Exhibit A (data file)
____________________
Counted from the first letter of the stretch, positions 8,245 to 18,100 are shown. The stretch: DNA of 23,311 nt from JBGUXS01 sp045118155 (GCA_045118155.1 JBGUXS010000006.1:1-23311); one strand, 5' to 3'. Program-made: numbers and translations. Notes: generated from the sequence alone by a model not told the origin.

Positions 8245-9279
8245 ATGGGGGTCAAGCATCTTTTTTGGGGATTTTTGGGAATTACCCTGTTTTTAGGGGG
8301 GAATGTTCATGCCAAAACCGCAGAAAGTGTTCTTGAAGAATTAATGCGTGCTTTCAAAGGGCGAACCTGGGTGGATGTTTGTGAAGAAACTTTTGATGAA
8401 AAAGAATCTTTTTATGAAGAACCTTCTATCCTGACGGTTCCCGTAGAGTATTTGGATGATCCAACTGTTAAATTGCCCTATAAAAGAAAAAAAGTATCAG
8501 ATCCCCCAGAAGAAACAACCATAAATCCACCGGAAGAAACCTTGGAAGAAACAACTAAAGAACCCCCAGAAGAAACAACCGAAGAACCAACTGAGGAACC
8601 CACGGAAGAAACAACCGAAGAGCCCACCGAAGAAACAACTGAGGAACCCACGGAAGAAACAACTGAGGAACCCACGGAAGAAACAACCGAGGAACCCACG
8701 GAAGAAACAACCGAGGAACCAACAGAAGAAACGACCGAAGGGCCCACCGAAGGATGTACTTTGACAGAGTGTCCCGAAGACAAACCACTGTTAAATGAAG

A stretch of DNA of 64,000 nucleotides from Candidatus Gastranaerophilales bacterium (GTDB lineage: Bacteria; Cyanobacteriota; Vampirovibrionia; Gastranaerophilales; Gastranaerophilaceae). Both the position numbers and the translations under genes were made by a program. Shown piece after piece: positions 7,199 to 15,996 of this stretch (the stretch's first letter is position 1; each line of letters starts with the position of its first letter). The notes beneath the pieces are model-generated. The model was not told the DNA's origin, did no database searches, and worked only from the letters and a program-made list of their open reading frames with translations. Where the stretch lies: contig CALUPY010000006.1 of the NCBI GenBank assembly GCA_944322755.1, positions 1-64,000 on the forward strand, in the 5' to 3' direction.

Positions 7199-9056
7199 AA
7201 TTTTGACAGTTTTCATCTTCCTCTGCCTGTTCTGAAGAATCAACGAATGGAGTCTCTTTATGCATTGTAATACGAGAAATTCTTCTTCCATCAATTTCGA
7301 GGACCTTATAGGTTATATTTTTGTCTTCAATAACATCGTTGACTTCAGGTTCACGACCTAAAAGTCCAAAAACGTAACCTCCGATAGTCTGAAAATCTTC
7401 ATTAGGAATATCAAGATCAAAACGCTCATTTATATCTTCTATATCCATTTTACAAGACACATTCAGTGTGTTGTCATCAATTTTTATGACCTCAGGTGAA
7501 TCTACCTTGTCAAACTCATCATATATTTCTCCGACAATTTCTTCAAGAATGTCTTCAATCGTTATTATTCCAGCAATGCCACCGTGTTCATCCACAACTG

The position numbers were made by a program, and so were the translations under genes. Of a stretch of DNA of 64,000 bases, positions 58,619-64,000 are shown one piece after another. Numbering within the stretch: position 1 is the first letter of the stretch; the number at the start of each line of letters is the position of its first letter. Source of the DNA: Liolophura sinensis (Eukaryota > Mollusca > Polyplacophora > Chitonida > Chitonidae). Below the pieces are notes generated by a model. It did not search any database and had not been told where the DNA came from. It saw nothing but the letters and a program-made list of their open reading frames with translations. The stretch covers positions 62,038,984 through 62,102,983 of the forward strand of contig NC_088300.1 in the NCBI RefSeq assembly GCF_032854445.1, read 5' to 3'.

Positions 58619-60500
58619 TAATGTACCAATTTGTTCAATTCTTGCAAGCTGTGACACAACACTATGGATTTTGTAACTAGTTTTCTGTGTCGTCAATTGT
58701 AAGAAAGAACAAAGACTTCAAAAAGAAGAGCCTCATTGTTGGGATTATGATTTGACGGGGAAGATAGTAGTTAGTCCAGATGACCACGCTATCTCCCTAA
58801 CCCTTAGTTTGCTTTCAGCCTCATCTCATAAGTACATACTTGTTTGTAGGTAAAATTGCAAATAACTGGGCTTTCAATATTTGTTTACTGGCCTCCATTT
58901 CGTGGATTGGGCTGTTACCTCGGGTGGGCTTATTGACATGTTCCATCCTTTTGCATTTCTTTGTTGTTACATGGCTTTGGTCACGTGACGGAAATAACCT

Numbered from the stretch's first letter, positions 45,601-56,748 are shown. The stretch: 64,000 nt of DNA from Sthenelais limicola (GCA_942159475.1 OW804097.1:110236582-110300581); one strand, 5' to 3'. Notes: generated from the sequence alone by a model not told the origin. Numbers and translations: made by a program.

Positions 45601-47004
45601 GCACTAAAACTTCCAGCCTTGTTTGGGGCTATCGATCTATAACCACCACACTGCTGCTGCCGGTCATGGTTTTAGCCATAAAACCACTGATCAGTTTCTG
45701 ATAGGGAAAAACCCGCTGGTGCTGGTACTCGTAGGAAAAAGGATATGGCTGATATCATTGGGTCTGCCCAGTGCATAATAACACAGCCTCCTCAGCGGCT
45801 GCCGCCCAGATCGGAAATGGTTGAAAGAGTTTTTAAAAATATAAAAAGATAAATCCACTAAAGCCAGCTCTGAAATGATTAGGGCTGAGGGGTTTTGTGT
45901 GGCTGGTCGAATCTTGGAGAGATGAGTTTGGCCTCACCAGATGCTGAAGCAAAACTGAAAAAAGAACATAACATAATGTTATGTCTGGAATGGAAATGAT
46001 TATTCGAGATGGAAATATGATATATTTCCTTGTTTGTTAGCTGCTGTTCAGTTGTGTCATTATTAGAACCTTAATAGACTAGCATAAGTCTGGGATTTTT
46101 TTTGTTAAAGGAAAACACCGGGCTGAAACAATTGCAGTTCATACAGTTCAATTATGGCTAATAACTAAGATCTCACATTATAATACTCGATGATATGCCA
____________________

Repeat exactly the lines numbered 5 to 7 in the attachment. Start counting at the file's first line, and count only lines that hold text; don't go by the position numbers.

8401 AAAGAATCTTTTTATGAAGAACCTTCTATCCTGACGGTTCCCGTAGAGTATTTGGATGATCCAACTGTTAAATTGCCCTATAAAAGAAAAAAAGTATCAG
8501 ATCCCCCAGAAGAAACAACCATAAATCCACCGGAAGAAACCTTGGAAGAAACAACTAAAGAACCCCCAGAAGAAACAACCGAAGAACCAACTGAGGAACC
8601 CACGGAAGAAACAACCGAAGAGCCCACCGAAGAAACAACTGAGGAACCCACGGAAGAAACAACTGAGGAACCCACGGAAGAAACAACCGAGGAACCCACG